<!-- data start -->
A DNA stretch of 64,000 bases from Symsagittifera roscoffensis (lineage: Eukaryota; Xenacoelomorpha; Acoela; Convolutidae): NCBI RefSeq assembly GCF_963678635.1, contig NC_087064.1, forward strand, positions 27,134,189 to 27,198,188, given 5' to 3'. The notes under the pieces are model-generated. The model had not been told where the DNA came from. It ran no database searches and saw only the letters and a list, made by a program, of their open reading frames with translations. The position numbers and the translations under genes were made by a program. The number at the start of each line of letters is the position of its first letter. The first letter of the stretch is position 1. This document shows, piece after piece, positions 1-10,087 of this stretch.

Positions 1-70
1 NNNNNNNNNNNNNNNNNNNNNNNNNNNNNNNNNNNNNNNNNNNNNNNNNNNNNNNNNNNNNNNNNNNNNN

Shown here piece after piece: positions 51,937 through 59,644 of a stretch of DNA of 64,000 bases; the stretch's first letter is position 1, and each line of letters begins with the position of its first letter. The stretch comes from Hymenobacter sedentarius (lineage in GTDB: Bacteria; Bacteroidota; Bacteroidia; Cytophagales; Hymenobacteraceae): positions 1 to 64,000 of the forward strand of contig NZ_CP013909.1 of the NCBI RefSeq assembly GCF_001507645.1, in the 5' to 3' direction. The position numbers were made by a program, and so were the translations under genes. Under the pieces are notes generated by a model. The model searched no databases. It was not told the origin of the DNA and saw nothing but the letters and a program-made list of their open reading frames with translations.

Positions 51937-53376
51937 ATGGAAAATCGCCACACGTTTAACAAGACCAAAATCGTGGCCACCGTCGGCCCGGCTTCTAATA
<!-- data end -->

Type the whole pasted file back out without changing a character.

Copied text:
A DNA stretch of 64,000 bases from Symsagittifera roscoffensis (lineage: Eukaryota; Xenacoelomorpha; Acoela; Convolutidae): NCBI RefSeq assembly GCF_963678635.1, contig NC_087064.1, forward strand, positions 27,134,189 to 27,198,188, given 5' to 3'. The notes under the pieces are model-generated. The model had not been told where the DNA came from. It ran no database searches and saw only the letters and a list, made by a program, of their open reading frames with translations. The position numbers and the translations under genes were made by a program. The number at the start of each line of letters is the position of its first letter. The first letter of the stretch is position 1. This document shows, piece after piece, positions 1-10,087 of this stretch.

Positions 1-70
1 NNNNNNNNNNNNNNNNNNNNNNNNNNNNNNNNNNNNNNNNNNNNNNNNNNNNNNNNNNNNNNNNNNNNNN

Shown here piece after piece: positions 51,937 through 59,644 of a stretch of DNA of 64,000 bases; the stretch's first letter is position 1, and each line of letters begins with the position of its first letter. The stretch comes from Hymenobacter sedentarius (lineage in GTDB: Bacteria; Bacteroidota; Bacteroidia; Cytophagales; Hymenobacteraceae): positions 1 to 64,000 of the forward strand of contig NZ_CP013909.1 of the NCBI RefSeq assembly GCF_001507645.1, in the 5' to 3' direction. The position numbers were made by a program, and so were the translations under genes. Under the pieces are notes generated by a model. The model searched no databases. It was not told the origin of the DNA and saw nothing but the letters and a program-made list of their open reading frames with translations.

Positions 51937-53376
51937 ATGGAAAATCGCCACACGTTTAACAAGACCAAAATCGTGGCCACCGTCGGCCCGGCTTCTAATA